This letter investigates the impact of the spectral compression on the VTS-based adaptation approach in noisy environments. The model adaptation equation for GCCs is formulated and the distribution of noisy speech is analyzed depending on the nonlinearity of the spectral compressive operator. In addition, the dependency of the fractional power value of GCCs on the ASR performance is analyzed in various noisy environments. Experimental results show that GCCs improve the performance of the VTS-based model adaptation compared to the conventional mel-frequency cepstral coefficients (MFCCs) even if the lower order of the VTS approximation is used. In addition, it is concluded that the recognition accuracy in noisy environments can be significantly improved by appropriately setting the spectral compressive operator of GCCs based on the background noise characteristics.

## II. VTS-based model adaptation for GCCs

This section proposes a VTS-based model adaptation algorithm for a GCC-based ASR system. GCCs are the general form of cepstral coefficients that use a generalized logarithmic function for spectral compression.

### A. Generalized logarithmic function

The generalized logarithmic function is defined by^{12,13}

where $\gamma $ is a real value. As the value of $\gamma $ approximates 0, its corresponding curve is close to the logarithmic function.^{12} The slope of $f\gamma (x)$ is determined by the values of $\gamma $ and $x$, which can be quantified by taking an approximate derivative with respect to $x$:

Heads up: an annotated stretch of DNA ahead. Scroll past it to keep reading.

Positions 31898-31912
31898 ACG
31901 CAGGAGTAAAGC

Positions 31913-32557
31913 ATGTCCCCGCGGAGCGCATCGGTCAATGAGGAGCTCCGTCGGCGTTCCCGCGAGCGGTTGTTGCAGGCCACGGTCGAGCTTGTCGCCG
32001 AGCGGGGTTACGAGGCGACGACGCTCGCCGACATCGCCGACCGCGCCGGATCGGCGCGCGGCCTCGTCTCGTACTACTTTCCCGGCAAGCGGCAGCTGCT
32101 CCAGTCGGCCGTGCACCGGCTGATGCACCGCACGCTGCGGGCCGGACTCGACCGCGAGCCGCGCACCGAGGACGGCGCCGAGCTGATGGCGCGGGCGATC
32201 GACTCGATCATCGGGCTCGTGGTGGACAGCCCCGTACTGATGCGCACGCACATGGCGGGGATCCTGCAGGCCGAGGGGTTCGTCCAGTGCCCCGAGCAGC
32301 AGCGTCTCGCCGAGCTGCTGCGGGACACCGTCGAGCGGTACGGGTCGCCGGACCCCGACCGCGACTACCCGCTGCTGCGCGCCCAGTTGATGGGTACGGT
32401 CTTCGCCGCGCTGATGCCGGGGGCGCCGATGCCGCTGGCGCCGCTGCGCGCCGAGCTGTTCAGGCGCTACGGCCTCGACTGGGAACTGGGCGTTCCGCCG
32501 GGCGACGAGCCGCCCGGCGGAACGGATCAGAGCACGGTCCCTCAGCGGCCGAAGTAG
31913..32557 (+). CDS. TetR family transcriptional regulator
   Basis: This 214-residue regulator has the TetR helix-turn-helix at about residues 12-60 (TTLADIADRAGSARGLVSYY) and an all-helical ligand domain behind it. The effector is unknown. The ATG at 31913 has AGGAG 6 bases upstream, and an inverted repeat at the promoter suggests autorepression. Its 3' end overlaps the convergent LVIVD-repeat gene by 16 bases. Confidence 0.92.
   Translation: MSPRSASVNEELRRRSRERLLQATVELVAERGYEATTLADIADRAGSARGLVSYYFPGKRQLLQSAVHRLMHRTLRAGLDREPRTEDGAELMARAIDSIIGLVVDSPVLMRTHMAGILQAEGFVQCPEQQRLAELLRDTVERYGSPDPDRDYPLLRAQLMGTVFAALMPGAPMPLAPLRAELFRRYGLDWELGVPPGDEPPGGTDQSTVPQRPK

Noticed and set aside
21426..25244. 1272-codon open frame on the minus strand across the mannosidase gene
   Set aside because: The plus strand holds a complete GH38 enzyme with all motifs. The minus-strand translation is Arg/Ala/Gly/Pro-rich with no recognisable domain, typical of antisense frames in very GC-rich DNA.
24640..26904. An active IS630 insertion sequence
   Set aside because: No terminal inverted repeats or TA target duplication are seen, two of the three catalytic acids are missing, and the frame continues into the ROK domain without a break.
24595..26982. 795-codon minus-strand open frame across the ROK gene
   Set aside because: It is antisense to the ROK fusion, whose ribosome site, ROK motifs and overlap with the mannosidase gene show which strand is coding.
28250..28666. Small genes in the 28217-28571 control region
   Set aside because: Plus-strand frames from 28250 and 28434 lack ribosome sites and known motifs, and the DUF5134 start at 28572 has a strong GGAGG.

In addition, the generalized logarithmic function has the following properties:

### B. GCCs in noisy environments

It is assumed that clean speech is corrupted by additive noise and channel noise. After taking the short-time Fourier analysis and applying mel-scale filters, the *i*th filterbank coefficients of the observed speech can be represented by

where $Xi$, $Hi$, and $Di$ represent the *i*th filterbank coefficients of clean speech, channel noise, and additive noise, respectively. $N$ denotes the number of filterbanks. For simplicity, the frame index is omitted. In addition, it is assumed that the length of the channel noise is much shorter than that of the analysis window length.

After applying the generalized logarithmic function, $f\gamma (x)$, to Eq. (5) and some manipulation using Eqs. (3) and (4), the generalized logarithmic spectrum of observed speech is written as^{5}

where $\xi i=XiHi/Di$ is the SNR (signal-to-noise ratio)-related variable.

The GCCs of the observed signal are obtained by taking discrete cosine transform (DCT) to the generalized logarithmic spectrum: